Danish Penal Law in the Middle Ages: Cases of Homicide and Woundings
By Helle Vogt
Paper given at REUNA: Legal history on the edge of Europe: Nordic law in the European legal community 1000-2000 a.d (2008)
Introduction: In 1476 the Danish nobleman Erik Ottesen Rosenkrantz ordered a copy to be made of the compendium Saxonis, which was a shorter version of Saxo’s Res Gesta Danorum. Erik Ottesen wrote a prologue to the manuscript about the Ten Commandments, which he found was the best guide for you’re the conduct of life. The Fifth Commandment, Thou shall not kill, was glossed by him as Thou shall not kill unless the law allows you to do it either yourself or through instructions to others. This clearly indicates that Erik Ottesen found that killing could be legitimised by the law, or at least that the law either did not ban all killings, or did not prescribe the same punishment or condemnation of all killings.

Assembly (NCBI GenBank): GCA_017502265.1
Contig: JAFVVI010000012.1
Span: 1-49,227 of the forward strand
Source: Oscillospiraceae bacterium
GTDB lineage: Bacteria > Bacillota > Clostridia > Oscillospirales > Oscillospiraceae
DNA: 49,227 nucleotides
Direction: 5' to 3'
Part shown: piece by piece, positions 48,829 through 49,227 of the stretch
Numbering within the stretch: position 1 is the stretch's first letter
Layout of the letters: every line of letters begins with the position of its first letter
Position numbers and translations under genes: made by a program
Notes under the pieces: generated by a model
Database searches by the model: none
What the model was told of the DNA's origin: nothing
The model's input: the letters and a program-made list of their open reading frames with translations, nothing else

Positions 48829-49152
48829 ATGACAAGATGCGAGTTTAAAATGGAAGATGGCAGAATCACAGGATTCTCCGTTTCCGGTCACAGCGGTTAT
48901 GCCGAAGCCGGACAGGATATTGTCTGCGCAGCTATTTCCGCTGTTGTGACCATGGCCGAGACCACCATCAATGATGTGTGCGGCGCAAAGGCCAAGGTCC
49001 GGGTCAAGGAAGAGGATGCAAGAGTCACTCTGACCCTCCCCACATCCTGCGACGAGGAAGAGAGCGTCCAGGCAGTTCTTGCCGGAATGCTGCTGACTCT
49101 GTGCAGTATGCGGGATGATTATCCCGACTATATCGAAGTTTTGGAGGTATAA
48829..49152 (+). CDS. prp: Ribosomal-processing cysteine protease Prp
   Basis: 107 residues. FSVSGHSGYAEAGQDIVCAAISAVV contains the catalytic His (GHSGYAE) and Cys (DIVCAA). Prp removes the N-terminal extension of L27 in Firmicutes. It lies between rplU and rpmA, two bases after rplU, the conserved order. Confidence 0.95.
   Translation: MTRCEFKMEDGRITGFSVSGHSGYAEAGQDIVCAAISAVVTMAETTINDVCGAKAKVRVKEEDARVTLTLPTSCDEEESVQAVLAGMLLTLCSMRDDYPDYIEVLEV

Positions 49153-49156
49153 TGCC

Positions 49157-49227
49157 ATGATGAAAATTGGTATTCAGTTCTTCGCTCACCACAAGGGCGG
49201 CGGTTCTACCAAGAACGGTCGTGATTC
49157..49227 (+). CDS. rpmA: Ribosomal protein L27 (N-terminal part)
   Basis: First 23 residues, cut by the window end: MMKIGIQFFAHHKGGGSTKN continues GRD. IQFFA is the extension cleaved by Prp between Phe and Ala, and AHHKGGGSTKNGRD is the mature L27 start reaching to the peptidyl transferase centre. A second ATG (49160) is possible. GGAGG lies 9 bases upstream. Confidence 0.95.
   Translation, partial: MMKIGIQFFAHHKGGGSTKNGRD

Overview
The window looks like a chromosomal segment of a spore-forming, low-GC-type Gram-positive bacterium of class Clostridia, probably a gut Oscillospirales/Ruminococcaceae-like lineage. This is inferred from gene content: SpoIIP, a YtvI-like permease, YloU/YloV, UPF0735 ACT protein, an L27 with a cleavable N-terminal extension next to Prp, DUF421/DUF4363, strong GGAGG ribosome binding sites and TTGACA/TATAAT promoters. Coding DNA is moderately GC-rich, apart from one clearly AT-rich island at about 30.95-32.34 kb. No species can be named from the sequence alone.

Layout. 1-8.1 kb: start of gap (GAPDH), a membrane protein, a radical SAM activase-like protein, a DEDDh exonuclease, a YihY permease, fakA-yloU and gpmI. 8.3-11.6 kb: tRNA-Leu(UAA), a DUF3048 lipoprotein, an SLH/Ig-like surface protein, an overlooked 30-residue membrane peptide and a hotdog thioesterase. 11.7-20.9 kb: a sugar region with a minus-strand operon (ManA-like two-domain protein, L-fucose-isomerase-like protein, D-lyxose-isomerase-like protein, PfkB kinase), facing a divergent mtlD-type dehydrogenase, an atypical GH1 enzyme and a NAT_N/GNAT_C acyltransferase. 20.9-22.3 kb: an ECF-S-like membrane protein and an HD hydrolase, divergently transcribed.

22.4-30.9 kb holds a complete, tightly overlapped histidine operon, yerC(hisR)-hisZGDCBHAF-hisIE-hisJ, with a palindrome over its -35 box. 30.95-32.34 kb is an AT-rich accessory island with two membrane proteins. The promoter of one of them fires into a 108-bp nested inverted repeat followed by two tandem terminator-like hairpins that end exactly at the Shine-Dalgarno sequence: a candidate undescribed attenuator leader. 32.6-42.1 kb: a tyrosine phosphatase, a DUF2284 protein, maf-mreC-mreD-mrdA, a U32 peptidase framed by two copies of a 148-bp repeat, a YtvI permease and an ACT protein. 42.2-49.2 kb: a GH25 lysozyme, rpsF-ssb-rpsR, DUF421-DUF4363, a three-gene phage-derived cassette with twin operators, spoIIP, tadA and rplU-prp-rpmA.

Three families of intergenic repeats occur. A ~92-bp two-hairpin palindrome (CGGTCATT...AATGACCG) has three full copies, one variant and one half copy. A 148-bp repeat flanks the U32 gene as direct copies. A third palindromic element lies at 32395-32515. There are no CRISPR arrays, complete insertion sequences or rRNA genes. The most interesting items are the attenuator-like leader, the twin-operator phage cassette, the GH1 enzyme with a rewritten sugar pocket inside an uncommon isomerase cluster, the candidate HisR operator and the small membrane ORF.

With this statement in mind, the purpose of this article is to introduce and discuss the development of penal law in Denmark in the Middle Ages, and to explain it both in the light of the domestic conditions and the foreign influences especially, from Sweden and Germany. The focus will be on homicide and woundings. Theft and other economic crimes, as well as sexual offences, will not be discussed since they were primarily were covered by canon law, and when they start to appear in the secular laws in the late Middle Ages this is probably due to a change in the view of the relationship between secular and canon penal law, which is a subject which is much too broad for this article.
Our knowledge of legal practice in Denmark in the Middle Ages is very limited, since almost no court reports have survived from before the fifteenth century, and it is only since the Reformation in 1536 that records of judgments have survived. Therefore the focus here is on the laws, and any discussion of how they were applied in practice plays a minor role in this article.